I recently read an article on behavioral research about the sunk cost fallacy (The Economist, 6-2-18)and it got me thinking about how much of this goes on in philanthropy. As many economists and writers have described, the sunk cost fallacy is irrational decision-making driven by emotion and based on past investments – and which disregards actual data and experience. Put more succinctly, it’s the proverbial practice of throwing good money after bad. I’m not talking here about the hard work of tackling significant problems that take years of focus and commitment to have an impact on. I am talking about foundations and nonprofits that continue to invest time and money in programs and initiatives that aren’t going anywhere soon… but maybe if we give it one more year of funding or another redesign or hire different staff, then we’ll see some change. Or more likely, maybe not. As I’ve written before, knowing the difference between when to stay the course and when to pull the plug – and having the gumption to do so – is called leadership. Here are five red-flags that suggest the sunk cost fallacy may be driving your decision-making to put more time and money into a project or organization when it’s actually better to move on: You see lots of “activity” going on and very little real action There’s no evidence of substantial change, and there’s an inability and/or hesitance to set measurable objectives or targets Senior leadership stops showing up for meetings or they start sending their lieutenants Meetings result in agreements to have more meetings and not much else It’s a favorite endeavor of one or more board members and easier to keep funding it or working on it rather than calling the question. If you see these red-flags popping up in your work, hit the pause button to re-consider if and how you continue your efforts. For more information on how we help foundations and nonprofits strengthen their impact through strategic planning, evaluation and organizational development, contact Jeff Glebocki atjeff@strategyplusaction.com or...

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A Must Read Article on Foundation Transparency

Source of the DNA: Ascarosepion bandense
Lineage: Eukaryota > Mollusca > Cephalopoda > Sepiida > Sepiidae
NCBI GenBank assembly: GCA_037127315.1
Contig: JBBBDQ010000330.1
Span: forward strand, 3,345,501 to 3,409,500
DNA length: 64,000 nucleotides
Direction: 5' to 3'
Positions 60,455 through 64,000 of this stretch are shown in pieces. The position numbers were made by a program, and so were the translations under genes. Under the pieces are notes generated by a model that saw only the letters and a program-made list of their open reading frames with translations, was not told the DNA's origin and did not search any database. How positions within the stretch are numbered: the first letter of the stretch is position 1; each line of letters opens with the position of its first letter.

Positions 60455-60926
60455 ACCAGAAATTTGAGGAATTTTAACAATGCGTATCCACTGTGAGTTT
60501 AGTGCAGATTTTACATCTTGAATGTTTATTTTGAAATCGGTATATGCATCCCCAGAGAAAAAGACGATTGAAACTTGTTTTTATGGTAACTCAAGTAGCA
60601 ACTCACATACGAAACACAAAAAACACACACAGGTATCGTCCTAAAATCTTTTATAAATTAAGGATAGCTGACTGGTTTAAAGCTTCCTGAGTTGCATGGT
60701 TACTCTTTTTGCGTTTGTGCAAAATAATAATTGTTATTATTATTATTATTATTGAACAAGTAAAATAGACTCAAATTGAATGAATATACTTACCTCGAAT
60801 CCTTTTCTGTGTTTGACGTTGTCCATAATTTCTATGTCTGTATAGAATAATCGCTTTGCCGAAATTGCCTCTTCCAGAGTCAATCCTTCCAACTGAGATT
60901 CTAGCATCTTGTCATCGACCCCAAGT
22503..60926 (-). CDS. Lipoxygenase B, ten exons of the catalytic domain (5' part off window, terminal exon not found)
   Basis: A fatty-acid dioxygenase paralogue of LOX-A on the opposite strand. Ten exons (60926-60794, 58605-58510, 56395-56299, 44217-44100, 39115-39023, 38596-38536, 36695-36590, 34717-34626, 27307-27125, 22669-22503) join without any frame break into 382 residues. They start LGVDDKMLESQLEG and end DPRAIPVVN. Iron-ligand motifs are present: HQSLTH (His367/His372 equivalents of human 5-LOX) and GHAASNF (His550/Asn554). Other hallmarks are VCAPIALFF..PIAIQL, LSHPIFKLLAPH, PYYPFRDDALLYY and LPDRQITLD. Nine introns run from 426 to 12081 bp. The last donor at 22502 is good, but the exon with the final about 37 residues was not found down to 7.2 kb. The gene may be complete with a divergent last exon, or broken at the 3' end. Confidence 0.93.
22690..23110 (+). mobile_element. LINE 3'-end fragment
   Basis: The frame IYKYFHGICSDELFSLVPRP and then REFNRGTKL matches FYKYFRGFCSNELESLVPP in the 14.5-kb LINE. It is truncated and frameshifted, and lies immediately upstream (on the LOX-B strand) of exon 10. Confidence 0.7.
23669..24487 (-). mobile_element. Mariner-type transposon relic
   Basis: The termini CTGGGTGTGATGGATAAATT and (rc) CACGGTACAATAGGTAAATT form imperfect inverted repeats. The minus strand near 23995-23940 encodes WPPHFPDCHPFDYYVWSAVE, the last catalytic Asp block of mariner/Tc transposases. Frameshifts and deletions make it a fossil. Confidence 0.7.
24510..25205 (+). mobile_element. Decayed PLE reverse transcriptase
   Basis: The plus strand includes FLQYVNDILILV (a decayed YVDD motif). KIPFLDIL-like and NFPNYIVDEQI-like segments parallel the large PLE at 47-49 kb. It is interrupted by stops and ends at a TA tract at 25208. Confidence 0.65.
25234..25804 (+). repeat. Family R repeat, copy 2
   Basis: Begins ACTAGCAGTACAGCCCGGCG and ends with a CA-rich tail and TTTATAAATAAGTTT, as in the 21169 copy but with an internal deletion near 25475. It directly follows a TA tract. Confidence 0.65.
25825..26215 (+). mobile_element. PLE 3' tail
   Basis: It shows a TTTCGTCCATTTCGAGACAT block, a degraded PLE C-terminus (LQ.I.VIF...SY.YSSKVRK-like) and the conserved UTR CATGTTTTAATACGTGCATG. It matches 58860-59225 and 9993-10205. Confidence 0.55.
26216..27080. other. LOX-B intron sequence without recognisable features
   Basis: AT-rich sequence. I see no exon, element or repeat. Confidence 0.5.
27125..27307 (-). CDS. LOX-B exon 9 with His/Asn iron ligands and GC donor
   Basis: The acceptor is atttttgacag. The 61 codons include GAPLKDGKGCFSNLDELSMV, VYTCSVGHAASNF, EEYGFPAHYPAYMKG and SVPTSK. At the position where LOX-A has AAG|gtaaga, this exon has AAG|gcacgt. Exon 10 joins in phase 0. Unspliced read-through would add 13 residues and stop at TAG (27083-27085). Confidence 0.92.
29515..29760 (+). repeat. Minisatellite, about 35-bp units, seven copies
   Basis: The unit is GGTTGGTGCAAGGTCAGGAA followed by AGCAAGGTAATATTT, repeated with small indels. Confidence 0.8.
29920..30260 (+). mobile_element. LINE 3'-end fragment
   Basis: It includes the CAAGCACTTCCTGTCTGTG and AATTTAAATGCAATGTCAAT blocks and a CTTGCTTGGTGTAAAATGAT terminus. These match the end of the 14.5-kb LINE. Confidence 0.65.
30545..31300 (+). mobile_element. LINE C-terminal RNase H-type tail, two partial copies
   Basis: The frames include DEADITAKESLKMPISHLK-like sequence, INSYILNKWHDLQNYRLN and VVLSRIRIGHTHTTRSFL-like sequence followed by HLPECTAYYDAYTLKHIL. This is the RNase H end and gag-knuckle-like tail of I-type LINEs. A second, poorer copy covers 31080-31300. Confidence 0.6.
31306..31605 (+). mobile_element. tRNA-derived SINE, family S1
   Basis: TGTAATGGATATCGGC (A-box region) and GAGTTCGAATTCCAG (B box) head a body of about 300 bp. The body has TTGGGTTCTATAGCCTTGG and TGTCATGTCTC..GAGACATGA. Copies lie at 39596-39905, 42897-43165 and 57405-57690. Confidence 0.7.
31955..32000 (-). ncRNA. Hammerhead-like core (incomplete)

Posted by on Jun 13, 2018 in Articles, Blog

Transparency has become a watchword in private philanthropy, but far too much of the discussion of this timely topic remains steeped in opinion rather than research. A new Foundation Review article reports critically important and some surprising findings from new research not previously addressed in foundation literature. This article provides new guidance regarding potential benefits and risks inherent in foundation transparency practices. Foundations should carefully consider their transparency-related policy/strategy from perspectives framed in this article. The article is available for free download at the Foundation Review. I encourage you to read this article as you think about transparency within your foundation. A tip of the hat to colleague and author Bob Reid, CEO of the J.F Maddox...

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Funding Opportunity for Foundations & Their Grant Partners

Posted by on May 17, 2018 in Articles, Blog

I don’t usually work the fundraising side of the street, but here’s a unique opportunity for foundations and their grant partners to ramp up their work together. The Fund for Shared Insight is now acceptingapplications for Listen for Good grants. Submissions are due by June 29, 2018; click here for all the details. Listen for Good is “an initiative dedicated to building the practice of listening to the people we seek to help.” Nonprofits and funders are invited to join this effort “to explore simple but systematic and rigorous ways of getting feedback” from people philanthropy is meant to serve. In non-foundation-speak, this is helpful market research for nonprofit service providers and the grantmakers who fund them. Local funders nominate a nonprofit grantee and commit to providing $15,000 to $30,000 for selected organizations in addition to the funding the nonprofit receives through the Listen for Good initiative. This national funding partnership, supported by 69 co-founders, has made 158 grants totaling more than $21 million across the country. Hint: The Fund for Shared Insight has not received as many applications in the past from the Midwest, Upper Midwest and the Western US as other parts of the country. This is an opportunity to change...

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3 Reasons to Plan for Leadership Succession Now

Posted by on Mar 29, 2018 in Articles, Blog

Research tells us that most foundations and almost half of nonprofits nationally do not have written leadership succession plans in place. Here are three reasons to start succession planning in your organization now.

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Advocacy – Yes, you can!

Posted by on Feb 22, 2018 in Articles, Blog

“I thought nonprofit organizations weren’t allowed to participate in advocacy.”  “Foundations can’t fund advocacy efforts…can they?” Well, actually, nonprofits can advocate and foundations can (and should) provide support for them to do so! One of the best resources for both foundations and nonprofits on the topic is Bolder Advocacy, an initiative of Alliance for Justice. If you are a nonprofit, check out their Advocacy Capacity Tool to benchmark your advocacy skills and help determine resource allocation for your efforts. If you are a foundation, look into the Philanthropy Advocacy Playbook to get your questions answered on legal rules and how to leverage your grantmaking by supporting advocacy activities. For more information, contactjeff@strategyplusaction.com or...